Geese in Iowa (5 Species + Photo Guides)



Geese in Iowa

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Get ready for an exhilarating journey into the wild heart of Iowa as we explore the fascinating lives of its resident and migratory geese. From the ubiquitous Canada Goose to the seasonal spectacle of the Snow, Ross’s, Cackling, and Greater White-fronted Geese, this comprehensive guide offers a close look at the rich diversity of these waterfowl in the Hawkeye State.

Each species is brought to life through vivid photos, making it easier than ever to identify and appreciate these magnificent birds in their natural habitat.

What Geese Are in Iowa?

The geese in the state of Iowa are a beautiful sight. There are many different kinds of geese, and they can be found in nearly every part of the state. Here are the geese in Iowa:

GooseFrequency in IowaResident PopulationSpecific Locations in Iowa
Canada GooseCommonYesBig Creek State Park, Saylorville Lake
Snow GooseSeasonal migratory birds (Spring, Fall migration)NoDeSoto National Wildlife Refuge, Union Slough National Wildlife Refuge
Ross’s GooseSeasonal (Spring, Fall migration)NoNeal Smith National Wildlife Refuge, Hawkeye Wildlife Management Area
Cackling GooseSeasonal (Spring, Fall migration)NoCedar Rapids Prairie Park Fishery, Rathbun Lake
Greater White-fronted GooseSeasonal (Spring, Fall migration)NoRed Rock Wildlife Area, George Wyth State Park

Iowa is also the home to three swan species – Tundra Swan, Trumpeter Swan and Mute Swan

Canada Goose

Canada Goose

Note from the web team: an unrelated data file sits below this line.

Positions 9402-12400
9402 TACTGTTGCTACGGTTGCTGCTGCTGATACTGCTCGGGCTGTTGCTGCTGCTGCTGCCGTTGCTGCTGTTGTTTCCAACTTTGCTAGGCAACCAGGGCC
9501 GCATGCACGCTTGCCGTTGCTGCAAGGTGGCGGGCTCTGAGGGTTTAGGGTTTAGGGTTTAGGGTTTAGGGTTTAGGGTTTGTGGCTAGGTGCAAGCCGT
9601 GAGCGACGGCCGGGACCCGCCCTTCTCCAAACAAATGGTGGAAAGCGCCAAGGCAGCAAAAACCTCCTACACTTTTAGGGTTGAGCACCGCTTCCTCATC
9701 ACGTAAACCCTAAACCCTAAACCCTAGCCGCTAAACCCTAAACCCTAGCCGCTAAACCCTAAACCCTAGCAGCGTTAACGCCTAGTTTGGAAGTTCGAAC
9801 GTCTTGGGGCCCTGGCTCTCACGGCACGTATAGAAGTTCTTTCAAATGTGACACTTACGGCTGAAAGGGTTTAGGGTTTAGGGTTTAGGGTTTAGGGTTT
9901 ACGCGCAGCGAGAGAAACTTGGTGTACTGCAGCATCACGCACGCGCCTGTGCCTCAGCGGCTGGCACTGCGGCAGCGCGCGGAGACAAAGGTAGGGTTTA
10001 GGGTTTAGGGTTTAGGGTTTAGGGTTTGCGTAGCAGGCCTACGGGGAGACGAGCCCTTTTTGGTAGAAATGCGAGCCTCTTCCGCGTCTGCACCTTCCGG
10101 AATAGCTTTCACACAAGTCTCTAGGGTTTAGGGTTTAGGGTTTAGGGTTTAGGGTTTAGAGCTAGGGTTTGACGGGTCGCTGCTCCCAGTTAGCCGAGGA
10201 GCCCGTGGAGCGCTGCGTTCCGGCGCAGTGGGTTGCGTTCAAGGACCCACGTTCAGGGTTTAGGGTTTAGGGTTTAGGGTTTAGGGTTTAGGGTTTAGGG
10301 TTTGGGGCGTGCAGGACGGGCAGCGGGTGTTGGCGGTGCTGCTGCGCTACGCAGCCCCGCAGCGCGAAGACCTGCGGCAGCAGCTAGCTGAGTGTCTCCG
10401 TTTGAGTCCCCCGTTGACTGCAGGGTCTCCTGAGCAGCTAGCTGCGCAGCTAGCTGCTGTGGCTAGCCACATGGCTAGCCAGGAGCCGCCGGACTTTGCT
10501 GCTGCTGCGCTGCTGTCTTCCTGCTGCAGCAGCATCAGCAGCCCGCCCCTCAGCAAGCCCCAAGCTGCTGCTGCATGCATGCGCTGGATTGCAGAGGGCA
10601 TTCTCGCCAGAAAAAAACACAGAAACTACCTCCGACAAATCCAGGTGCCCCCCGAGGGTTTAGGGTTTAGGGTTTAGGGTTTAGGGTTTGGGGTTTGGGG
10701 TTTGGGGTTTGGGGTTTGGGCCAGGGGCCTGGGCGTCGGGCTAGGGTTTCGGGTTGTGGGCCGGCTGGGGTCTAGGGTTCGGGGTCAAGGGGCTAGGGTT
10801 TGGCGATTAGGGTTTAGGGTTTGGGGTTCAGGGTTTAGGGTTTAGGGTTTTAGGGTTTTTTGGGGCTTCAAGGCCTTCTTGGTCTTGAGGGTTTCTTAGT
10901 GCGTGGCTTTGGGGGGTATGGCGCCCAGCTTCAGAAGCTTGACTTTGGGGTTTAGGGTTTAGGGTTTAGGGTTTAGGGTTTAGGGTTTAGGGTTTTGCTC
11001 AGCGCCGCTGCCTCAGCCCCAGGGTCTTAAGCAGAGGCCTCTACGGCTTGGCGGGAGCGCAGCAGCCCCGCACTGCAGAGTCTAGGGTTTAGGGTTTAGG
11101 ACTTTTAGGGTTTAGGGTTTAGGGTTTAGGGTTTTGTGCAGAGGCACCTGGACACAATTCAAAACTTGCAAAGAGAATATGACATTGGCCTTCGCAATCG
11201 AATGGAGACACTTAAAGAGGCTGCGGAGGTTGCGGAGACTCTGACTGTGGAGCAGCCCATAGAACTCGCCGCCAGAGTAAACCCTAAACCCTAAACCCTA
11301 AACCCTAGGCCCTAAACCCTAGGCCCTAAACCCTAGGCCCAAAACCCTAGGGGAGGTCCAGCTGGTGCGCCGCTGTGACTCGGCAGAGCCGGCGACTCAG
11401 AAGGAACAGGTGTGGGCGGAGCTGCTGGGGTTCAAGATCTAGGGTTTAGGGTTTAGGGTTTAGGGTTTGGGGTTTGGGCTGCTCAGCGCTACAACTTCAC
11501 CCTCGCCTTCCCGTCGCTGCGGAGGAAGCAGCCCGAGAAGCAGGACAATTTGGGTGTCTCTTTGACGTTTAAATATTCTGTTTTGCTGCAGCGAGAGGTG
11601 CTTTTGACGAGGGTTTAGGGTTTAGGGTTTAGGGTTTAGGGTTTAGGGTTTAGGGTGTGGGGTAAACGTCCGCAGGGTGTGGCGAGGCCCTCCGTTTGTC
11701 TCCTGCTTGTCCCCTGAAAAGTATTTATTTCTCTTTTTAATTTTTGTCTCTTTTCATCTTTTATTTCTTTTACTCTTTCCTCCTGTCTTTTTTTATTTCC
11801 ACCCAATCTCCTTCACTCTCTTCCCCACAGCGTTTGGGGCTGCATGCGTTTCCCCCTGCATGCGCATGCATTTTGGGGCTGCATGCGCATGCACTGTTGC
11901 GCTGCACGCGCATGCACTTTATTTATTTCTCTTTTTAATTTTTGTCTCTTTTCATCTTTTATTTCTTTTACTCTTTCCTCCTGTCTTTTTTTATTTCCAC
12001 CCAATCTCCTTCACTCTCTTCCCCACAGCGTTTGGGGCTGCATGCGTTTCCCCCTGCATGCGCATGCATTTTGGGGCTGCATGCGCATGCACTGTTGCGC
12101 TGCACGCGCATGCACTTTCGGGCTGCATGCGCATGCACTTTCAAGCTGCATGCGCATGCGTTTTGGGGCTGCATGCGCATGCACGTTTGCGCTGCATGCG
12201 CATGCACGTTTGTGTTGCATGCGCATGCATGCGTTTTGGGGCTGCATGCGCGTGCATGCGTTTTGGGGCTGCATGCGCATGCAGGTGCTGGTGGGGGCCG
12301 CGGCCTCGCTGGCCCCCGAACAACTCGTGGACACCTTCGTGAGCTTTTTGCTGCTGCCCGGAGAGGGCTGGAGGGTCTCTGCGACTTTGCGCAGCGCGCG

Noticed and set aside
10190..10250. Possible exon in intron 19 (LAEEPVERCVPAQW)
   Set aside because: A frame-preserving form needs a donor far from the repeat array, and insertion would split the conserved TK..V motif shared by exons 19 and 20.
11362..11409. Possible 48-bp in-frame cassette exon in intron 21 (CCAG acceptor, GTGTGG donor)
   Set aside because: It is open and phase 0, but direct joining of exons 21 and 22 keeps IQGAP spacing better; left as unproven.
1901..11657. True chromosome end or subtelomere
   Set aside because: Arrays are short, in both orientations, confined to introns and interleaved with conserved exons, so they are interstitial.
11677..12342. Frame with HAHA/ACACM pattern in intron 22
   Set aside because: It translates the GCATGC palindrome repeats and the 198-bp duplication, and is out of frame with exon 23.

Canada Goose Scientific Name: Branta canadensis

Canada Goose Sound


Scientific Name: Branta canadensis

Length: 30 to 43 in

Wingspan: 50–73 in

Weight: 5.7–14.3 lb

The Canada Goose is a large, well-known species of waterfowl noted for its distinctive appearance, familiar “honk,” and migratory behavior.

Appearance: Both male and female Canada Geese have a similar appearance, featuring a black head and neck with distinctive white patches on the cheeks and chin. The body is primarily brown with a lighter, often white, underbelly.

Diet: Canada Geese primarily feed on plant matter, including grasses, aquatic vegetation, and grains. They can often be seen grazing in parks, lawns, and fields, as well as dabbling in water bodies.

Reproduction: Canada Geese typically nest on the ground near water bodies, often on islands or other isolated areas to avoid predators. The female lays a clutch of about 4 to 6 eggs, which she incubates alone for around a month.

Snow Goose

Snow Goose Scientific Name: Anser caerulescens
Snow Goose Range Map credit:

Snow Goose Sound


Scientific Name: Anser caerulescens

Length: 25 to 31 in

Wingspan: 53 to 65 in